I look at raising money as a necessity for most fast-growing tech businesses. The truth is that generally you need to move faster in the world of technology than you do in most other industries and it is normally not possible to do this organically.
Raising money can help a business to accelerate its progress and take advantage of being early into a market. And it shouldn’t just provide an injection of cash, although this is clearly the main benefit – a good investor should also provide additional value to the business in terms of support, guidance and connections.
My advice when raising money is to raise more money than you need and also to raise it from the right people. Raising money is time consuming and financial projections are generally too optimistic and it’s for these reasons I’d try to raise more money than you think you need, assuming it’s available.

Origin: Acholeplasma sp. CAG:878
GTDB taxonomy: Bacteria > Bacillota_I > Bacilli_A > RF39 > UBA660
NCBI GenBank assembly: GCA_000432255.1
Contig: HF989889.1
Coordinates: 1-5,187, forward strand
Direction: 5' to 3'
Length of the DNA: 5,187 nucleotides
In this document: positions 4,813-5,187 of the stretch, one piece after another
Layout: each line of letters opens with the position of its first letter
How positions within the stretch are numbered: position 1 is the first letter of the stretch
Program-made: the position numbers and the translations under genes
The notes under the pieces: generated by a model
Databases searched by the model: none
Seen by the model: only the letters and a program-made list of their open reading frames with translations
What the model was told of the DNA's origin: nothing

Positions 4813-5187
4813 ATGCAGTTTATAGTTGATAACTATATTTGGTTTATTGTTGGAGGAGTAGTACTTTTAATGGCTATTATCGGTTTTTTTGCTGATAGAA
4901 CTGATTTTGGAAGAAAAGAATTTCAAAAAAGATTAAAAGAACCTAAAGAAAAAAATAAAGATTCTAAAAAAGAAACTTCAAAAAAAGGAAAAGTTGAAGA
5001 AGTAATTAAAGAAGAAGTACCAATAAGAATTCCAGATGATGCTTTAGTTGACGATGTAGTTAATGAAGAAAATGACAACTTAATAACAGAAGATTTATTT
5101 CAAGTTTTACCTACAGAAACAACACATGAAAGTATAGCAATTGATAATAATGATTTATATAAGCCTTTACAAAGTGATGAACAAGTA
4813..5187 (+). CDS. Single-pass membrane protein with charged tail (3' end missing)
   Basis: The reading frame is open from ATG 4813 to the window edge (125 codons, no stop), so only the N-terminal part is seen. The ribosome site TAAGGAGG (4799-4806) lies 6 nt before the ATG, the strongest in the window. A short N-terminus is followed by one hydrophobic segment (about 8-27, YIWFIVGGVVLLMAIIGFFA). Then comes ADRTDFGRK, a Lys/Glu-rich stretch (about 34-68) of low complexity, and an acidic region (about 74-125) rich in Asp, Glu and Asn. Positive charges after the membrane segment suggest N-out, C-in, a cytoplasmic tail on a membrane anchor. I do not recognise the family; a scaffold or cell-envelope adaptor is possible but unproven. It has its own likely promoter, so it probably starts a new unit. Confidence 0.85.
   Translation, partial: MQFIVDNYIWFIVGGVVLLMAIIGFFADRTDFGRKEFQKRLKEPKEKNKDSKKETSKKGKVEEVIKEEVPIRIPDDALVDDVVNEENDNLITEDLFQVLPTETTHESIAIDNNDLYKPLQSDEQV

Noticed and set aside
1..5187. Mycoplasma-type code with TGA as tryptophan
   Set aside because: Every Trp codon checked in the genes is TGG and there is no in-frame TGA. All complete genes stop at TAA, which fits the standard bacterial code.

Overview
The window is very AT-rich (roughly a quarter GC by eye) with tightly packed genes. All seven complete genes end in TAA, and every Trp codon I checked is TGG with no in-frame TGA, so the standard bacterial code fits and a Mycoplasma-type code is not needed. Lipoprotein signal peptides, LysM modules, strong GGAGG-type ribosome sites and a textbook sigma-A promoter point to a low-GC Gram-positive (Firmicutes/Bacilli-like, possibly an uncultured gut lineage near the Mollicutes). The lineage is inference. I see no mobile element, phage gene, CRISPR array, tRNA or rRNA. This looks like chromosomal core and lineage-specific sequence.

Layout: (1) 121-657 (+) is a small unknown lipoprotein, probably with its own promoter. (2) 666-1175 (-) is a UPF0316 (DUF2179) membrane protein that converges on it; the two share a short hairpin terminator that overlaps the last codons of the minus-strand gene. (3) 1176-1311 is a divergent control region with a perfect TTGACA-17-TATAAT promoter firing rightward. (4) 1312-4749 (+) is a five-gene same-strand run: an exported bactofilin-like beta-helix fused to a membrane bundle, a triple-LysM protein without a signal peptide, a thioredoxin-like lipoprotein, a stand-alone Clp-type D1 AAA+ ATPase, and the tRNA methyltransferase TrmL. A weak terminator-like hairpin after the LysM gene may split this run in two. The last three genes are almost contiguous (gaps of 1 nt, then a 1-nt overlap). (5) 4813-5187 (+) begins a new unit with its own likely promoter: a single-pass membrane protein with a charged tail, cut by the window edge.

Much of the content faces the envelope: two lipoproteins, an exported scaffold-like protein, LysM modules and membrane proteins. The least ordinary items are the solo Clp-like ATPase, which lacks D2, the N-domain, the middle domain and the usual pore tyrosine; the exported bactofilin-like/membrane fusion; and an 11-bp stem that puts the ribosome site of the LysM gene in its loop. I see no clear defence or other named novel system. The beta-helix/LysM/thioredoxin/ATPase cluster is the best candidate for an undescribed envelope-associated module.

At MessageLabs we raised $30M from US based investors but only about half this amount was built into our ambitious expansion plans and associated cash projections – we didn’t know how we were going to use the rest of it but we were certainly pleased we took it when we did. We raised the money for MessageLabs in 2000, after only 18 months, but there was such momentum in the business and the overall market for any Internet-based business that we were able to achieve a great valuation and choose from a long line of VC’s. It then turned out that it took a lot longer and cost more than we had expected to scale the business globally. One of the reasons for this was that we made our share of misteps along the way – one of which was an over-reliance on channel partners to sell the service that didn’t work so well when it comes to selling a SaaS service and another was that we needed to completely rethink the architecture of our service in the face of the huge growth in email volumes we were processing. But, most importantly, it’s just a reality of life that things generally take longer and cost more than you imagine they will.